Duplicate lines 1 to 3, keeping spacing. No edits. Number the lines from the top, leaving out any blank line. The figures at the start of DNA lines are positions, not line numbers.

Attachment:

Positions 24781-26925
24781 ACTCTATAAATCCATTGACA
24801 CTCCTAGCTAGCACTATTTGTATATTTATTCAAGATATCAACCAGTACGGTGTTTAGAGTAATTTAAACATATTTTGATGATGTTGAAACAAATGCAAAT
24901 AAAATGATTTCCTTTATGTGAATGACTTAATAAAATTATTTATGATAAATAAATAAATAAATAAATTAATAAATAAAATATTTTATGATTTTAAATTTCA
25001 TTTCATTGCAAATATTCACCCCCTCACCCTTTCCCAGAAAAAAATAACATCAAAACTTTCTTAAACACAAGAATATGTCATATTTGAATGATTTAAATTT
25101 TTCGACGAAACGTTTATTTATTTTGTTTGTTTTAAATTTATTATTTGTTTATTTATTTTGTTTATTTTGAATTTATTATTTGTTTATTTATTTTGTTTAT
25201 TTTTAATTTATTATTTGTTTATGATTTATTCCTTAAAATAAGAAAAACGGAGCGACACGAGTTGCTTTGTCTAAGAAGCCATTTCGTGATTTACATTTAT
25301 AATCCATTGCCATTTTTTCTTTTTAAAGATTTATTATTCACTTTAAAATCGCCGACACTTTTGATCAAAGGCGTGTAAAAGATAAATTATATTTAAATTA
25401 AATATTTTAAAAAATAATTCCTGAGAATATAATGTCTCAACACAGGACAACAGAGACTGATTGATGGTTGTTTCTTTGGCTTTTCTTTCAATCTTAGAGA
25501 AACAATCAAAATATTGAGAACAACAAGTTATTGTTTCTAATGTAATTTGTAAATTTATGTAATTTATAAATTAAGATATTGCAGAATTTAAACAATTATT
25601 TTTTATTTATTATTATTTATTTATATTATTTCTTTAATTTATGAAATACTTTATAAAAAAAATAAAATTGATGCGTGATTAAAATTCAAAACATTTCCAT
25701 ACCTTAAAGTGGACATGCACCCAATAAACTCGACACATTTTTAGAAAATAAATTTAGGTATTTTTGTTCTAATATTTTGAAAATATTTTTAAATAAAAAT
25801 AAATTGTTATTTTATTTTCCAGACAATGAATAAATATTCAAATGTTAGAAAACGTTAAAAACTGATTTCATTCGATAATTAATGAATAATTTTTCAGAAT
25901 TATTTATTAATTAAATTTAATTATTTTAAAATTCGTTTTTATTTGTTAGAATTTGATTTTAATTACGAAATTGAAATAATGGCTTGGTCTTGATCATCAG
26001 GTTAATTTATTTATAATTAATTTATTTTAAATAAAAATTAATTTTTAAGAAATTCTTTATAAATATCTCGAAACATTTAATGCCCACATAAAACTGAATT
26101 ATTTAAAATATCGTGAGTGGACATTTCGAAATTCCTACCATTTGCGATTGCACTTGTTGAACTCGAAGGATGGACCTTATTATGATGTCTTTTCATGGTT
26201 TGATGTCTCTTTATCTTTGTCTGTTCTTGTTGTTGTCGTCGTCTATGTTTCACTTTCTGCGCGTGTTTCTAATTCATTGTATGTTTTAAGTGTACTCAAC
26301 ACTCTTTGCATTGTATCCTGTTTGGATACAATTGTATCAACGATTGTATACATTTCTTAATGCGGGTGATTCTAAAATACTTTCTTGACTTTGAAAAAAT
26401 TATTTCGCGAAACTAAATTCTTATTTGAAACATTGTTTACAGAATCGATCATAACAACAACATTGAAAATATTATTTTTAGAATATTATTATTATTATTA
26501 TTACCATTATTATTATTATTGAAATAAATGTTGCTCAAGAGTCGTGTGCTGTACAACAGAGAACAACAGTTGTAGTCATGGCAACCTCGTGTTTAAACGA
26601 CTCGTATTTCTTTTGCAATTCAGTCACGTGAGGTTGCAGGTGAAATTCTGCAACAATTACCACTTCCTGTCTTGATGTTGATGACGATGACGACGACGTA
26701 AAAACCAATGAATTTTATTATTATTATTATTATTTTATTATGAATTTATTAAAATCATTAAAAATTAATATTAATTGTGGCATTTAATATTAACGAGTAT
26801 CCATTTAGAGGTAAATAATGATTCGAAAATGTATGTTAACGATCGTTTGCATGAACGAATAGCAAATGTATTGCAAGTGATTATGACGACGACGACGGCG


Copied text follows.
Positions 24781-26925
24781 ACTCTATAAATCCATTGACA
24801 CTCCTAGCTAGCACTATTTGTATATTTATTCAAGATATCAACCAGTACGGTGTTTAGAGTAATTTAAACATATTTTGATGATGTTGAAACAAATGCAAAT